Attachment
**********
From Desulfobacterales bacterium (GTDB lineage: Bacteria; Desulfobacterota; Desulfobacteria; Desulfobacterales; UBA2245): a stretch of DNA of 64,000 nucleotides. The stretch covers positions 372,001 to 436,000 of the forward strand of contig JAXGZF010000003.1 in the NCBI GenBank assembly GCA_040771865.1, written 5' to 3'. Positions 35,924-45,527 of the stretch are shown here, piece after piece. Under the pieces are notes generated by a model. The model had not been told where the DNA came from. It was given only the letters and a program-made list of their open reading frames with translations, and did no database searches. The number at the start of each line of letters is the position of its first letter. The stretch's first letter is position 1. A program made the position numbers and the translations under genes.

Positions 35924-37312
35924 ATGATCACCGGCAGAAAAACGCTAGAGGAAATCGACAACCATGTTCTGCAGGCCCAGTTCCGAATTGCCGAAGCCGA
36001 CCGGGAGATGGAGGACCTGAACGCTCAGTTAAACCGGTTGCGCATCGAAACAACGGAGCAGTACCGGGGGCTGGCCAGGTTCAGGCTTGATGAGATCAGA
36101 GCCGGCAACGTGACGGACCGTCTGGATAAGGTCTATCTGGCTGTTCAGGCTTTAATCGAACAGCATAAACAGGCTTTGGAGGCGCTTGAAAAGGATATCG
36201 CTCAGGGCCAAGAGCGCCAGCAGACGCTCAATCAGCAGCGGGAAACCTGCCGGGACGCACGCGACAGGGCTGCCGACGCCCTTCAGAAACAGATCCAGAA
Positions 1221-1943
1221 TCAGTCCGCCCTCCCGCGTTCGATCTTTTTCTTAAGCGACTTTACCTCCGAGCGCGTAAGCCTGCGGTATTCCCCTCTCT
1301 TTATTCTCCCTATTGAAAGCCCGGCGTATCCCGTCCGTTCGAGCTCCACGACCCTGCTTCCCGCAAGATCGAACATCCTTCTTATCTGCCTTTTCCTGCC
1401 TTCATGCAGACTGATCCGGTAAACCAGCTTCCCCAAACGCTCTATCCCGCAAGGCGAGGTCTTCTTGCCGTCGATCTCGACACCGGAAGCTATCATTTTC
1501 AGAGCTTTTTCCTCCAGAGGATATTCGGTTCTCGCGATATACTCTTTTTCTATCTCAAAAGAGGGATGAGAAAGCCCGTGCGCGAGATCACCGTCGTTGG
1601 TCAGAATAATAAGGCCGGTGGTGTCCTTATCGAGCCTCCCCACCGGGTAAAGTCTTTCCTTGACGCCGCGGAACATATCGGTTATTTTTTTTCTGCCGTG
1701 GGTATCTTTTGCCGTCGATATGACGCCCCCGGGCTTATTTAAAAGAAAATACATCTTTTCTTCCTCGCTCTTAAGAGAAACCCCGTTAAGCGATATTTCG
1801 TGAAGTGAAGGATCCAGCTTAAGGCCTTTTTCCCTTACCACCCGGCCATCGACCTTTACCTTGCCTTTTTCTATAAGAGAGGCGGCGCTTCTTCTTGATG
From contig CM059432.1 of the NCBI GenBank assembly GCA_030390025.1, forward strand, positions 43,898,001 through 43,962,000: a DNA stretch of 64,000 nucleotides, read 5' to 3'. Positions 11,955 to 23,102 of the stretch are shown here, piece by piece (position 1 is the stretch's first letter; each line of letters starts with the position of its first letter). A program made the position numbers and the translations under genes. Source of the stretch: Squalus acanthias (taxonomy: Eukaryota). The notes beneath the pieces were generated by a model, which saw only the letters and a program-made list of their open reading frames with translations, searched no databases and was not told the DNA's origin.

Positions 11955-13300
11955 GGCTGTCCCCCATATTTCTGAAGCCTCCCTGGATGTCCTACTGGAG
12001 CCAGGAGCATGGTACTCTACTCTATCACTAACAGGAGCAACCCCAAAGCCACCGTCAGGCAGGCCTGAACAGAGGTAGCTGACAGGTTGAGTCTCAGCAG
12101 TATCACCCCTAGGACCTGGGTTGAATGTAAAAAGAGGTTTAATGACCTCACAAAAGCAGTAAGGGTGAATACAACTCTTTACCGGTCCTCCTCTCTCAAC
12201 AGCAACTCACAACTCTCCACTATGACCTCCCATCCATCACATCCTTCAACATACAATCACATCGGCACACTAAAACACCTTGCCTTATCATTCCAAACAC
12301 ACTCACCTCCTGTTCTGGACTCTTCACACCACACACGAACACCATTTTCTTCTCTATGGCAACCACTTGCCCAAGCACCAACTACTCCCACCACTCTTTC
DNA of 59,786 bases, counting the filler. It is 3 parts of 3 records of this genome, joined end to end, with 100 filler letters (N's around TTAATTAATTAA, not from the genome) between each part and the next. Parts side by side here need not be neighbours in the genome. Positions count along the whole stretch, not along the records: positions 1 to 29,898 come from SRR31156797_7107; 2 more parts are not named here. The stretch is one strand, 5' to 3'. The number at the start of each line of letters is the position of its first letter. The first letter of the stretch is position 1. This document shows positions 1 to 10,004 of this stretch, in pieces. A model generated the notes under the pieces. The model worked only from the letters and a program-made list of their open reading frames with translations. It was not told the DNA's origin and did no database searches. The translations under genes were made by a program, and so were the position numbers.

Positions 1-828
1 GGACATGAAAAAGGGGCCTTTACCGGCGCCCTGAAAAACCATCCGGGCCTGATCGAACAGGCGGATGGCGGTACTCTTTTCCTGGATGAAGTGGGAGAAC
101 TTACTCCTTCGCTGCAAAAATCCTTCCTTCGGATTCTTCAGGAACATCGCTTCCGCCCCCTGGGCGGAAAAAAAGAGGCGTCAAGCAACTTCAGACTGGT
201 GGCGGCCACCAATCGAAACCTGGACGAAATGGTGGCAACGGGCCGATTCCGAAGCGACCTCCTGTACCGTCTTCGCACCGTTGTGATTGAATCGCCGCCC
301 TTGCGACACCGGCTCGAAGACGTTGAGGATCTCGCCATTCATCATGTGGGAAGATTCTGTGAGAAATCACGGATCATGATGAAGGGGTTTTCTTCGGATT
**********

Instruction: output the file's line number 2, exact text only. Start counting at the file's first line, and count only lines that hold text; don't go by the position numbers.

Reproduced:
Positions 35924-37312